While climate change is altering, and in some cases diminishing, life on Earth, biological diversity is central to addressing and adapting to climate change.
Nature can provide more than 30 percent of the climate solution
Nature-based solutions can provide more than 30 percent of the cost-effective climate mitigation needed to hold warming below 2 degrees Celsius between now and 2030, according to a study recently published in the Proceedings of the National Academy of Sciences of the United States of America Climate.
To avoid extreme negative impacts, temperature increase must be limited to a degree that can only be achieved by protecting existing ecosystems and their diversity of life while also conducting an ambitious ecological restoration program.
"Nature offers remedies to the negative impacts of climate change: it can help living things adapt; prevent future emissions by storing carbon; and offset some of the CO2 concentrations that are already changing our world," said Thomas E. Lovejoy, senior fellow at the United Nations Foundation, George Mason University professor and co-editor of the book "Climate Change and Biodiversity."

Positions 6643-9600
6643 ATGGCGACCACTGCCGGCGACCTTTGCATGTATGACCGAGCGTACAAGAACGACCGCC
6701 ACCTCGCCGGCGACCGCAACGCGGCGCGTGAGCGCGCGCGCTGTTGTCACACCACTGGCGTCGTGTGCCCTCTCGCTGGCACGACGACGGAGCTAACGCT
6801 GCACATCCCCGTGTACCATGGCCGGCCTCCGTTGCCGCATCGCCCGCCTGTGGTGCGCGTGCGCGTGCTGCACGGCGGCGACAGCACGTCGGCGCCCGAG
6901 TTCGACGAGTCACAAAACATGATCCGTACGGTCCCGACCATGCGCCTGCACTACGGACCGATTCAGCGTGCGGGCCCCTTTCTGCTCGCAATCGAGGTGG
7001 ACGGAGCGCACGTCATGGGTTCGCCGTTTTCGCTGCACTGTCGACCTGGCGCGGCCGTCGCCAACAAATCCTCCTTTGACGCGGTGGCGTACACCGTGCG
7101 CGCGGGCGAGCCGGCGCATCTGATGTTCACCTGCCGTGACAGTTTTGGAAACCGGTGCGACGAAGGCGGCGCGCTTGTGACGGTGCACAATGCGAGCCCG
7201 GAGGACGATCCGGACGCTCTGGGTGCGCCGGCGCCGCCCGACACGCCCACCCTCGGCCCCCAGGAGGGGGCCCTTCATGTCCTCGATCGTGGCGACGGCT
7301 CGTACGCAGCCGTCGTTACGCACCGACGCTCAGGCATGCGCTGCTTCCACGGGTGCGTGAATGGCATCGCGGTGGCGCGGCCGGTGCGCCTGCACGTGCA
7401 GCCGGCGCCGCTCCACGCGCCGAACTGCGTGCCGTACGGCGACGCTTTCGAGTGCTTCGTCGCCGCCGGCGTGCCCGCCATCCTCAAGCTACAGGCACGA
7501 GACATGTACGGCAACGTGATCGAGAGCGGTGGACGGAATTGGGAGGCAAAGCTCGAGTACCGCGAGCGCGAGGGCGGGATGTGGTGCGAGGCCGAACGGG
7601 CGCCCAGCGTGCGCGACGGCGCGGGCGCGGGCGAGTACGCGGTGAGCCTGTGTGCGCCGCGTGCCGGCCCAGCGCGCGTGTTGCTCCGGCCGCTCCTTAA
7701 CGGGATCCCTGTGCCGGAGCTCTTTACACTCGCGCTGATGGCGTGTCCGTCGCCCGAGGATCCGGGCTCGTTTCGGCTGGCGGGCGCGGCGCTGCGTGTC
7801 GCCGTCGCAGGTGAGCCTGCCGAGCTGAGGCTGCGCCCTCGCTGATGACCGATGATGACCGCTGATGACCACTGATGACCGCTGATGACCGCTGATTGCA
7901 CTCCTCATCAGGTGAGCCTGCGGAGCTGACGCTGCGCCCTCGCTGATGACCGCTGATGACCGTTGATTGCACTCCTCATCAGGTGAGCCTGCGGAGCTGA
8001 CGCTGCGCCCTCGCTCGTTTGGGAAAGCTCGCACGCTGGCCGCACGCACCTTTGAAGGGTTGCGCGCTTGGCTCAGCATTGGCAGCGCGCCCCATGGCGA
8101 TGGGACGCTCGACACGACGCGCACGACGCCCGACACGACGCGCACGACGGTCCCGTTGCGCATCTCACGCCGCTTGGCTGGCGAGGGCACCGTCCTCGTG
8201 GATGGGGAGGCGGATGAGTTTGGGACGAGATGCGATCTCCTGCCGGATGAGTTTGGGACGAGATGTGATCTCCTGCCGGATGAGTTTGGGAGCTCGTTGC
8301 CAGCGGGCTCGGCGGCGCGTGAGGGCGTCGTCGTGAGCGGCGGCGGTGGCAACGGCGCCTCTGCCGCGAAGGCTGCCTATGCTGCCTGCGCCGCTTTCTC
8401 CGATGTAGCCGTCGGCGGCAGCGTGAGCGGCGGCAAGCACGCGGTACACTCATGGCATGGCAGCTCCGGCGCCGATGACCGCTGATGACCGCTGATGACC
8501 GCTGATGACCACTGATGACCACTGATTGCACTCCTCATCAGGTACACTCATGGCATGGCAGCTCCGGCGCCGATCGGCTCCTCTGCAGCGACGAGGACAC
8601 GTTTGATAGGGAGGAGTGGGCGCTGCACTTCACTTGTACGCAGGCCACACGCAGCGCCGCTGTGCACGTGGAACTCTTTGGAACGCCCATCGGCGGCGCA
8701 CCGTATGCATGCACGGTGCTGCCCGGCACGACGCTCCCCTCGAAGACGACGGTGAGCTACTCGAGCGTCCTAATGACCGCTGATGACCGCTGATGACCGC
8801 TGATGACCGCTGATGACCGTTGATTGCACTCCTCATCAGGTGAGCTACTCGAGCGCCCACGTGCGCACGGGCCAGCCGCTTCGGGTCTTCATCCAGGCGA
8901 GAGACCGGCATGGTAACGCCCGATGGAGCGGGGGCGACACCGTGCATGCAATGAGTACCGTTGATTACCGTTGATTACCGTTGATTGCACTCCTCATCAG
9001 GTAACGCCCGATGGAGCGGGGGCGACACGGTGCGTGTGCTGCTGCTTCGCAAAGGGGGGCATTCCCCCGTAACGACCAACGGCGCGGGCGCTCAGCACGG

CEPF’s grantees in the biodiversity hotspots are working now to secure some of the world's most biologically diverse, and threatened, ecosystems. This strategic conservation action offers many benefits to people, including carbon storage, protection of fresh water supplies, buffer against extreme weather such as flooding and drought, sustainable land management and livelihoods.
- Read more about the role of biodiversity and CEPF grantees in addressing climate change in this piece by Thomas Lovejoy.
- Also, read our brochure, "Climate and Biodiversity: Promoting Nature-Based Solutions."
- Watch video on a project in Haiti tied to climate change.
- Read about the response to climate change in South Africa's Alfred Nzo District Municipality.